Late finance minister Arun Jaitley had announced in December 2018 that the sun would soon set on the 28% GST slab, except for luxury items. The country could look forward eventually to only two slabs, 5% and a standard rate between 12% and 18% (apart from exempt items). But he made haste slowly and tragically death overtook him prematurely in less than a year. He could not fulfil his assurances.
GST is still a complicated tax regime with varying slabs, not easy to comprehend or comply with, and open to interpretation, harassment and avoidable litigation. Finance ministry officials can be reminded of the KISS principle again.
KISS – Keep It Simple, Stupid – is a well-known acronym and an accepted credo in business. Attributed to Lockheed aircraft engineer Kelly Johnson, it was to urge his engineers to keep aircraft design so simple that even a stupid person should be able to repair the aircraft with ordinary tools on the combat field.
Bureaucracy, the world over, is usually oblivious to the KISS principle. An Amazon ad boasts that it sells more than a crore different products, besides myriad services, with more categories added every day. In this context, asking bureaucrats to identify and categorise all products and services for differential tax slabs in the GST regime is the surest way to get into a muddle.
Empirical data from across the world on the benefits of a unified single tax is incontrovertible. So, an unambiguous directive to the bureaucracy is necessary to come up with just two categories: Goods eligible for zero tax, and all the rest to come under a single rate, say 10% or 12% or even lower. That means everything, except those specifically exempt, is taxed.
This needs bold and clear reformist thinking at the political level. Take the so-called ‘sin’ taxes. They make no sense and are at cross purposes with government’s overarching policies of generating growth and creating jobs under the much touted ‘Make In India’.
A typical 300-room five star hotel generates direct employment for around 500 people, 90% of whom are waiters, housekeeping staff, front desk and concierge staff, besides cooks, chefs, managers, financial and clerical staff. There are a host of others employed in associated services such as the spa, gift shops and swimming pool.
The hotel also generates indirect employment in ancillary areas: It buys bed linen, furnishings, rugs and carpets (that are periodically replaced, generating employment in textiles), air conditioners, cutlery, electrical fittings, furniture … and consumes enormous quantities of food produce. All these generate jobs and income for farmers, construction contractors, artisans and other manufacturers.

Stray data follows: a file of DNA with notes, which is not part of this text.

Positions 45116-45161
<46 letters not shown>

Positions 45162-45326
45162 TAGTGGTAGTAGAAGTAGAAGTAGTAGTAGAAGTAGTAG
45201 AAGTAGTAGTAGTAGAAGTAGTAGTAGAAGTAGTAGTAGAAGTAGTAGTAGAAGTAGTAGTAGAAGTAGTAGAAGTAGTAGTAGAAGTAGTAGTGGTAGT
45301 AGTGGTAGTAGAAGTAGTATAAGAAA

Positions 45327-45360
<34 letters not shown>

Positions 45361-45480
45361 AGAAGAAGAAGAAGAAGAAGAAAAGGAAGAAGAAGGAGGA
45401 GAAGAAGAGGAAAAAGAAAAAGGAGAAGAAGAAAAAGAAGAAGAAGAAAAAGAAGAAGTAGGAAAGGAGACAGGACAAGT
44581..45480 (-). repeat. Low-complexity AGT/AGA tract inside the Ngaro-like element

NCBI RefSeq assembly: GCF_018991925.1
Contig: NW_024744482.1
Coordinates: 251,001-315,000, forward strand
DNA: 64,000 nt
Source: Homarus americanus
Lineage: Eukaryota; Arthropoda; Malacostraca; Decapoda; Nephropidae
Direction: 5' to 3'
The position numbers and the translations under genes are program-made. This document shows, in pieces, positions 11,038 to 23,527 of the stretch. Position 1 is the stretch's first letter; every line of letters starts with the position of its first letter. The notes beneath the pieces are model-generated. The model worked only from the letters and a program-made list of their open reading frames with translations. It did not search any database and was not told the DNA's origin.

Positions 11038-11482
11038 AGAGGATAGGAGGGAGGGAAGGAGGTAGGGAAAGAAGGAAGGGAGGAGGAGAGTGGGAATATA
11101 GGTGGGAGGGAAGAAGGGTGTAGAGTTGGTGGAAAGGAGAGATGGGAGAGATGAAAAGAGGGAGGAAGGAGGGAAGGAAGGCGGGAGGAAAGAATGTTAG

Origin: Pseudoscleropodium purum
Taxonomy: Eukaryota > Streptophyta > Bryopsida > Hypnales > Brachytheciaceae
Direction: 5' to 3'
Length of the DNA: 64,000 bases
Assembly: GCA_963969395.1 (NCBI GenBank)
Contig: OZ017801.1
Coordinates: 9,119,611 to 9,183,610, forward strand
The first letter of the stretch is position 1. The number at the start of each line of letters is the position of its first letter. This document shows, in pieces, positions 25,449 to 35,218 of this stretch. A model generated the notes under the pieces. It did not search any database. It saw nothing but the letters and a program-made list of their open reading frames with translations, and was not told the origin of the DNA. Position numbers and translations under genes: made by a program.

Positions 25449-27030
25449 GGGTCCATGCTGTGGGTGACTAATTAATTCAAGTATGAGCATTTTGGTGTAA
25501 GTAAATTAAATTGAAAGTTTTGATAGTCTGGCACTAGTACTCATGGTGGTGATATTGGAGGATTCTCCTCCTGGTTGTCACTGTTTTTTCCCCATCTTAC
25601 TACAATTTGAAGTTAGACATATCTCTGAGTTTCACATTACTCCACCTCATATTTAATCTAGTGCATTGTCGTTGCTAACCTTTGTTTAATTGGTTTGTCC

Five star hotels also generate foreign exchange by attracting rich tourists and visitors and have a direct bearing on FDI. So, it’s unwise to tax these hotels to death. It’s the same warped view that has high taxes on air conditioners, air conditioned restaurants, chocolates or luxury cars. They create an economic ripple effect downstream, in a complex web of businesses that have symbiotic relationships reaching down to the bottom of the employment pyramid.
One must figure out how to rev up the economy by making the rich and upper middle class spend, and to move more people up the value chain to buy more chocolates and ACs and automobiles, instead of designing a tax system that keeps these products out of the new consumer class’s reach.
Similarly, in a roadside bakery for example, officials have excelled in the art of creating confusion – bread is zero tax, but the vegetable sandwich is in the 5% tax slab, hitting the vegetable grower directly. Bun is zero but bun with a few raisins is 5%. And cakes and chocolates are 18%! It’s the same with taxes on wine, rum and beer, which generate large scale employment and are the backbone of grape and sugarcane farming and the cocoa industry.
Take for example the curious case of the GST dispute between the popular startup ID Fresh Food, which is in the business of ready to eat foods like chapatis, rotis, parotas and sells various types of idli and dosa batters. They were selling parotas along with rotis and chapatis and charging 5% GST. A clever tax sleuth came up with a brilliant finding and slapped 18% GST, arguing that chapati and roti are flat breads whereas parotas are layered breads and hence do not qualify for the lower tax slab.
Can a country aspire to be a $5 trillion economy if its taxmen turn gourmet chefs and get bogged down into researching distinctions of dough making, while startups struggle to make dough? The low-cost airline model is successful because of the KISS principle: elimination of all frills – food, water, freebies, assigned seats, etc – single class seating, point-to-point travel with no code sharing, direct internet booking, no middlemen … It’s an Udupi self-service hotel in the sky.
The FM, instead of moving gingerly as has been the case till now, should take a cue from the PM who hinted at major reforms in the aftermath of Covid, and do away with all the confusing tax slabs in one fell swoop. She can then usher in a truly single low tax rate along with a list of exempt items. That will ensure compliance, widen the tax net, improve ease of doing business, boost the economy, create jobs and increase tax collection as witnessed in many countries – a move that will be both populist and well-regarded by economists.
It is well to remember Winston Churchill’s famous quip: “A nation trying to tax itself into prosperity is like a man standing in a bucket and trying to lift himself by the handle.”
Source : PTO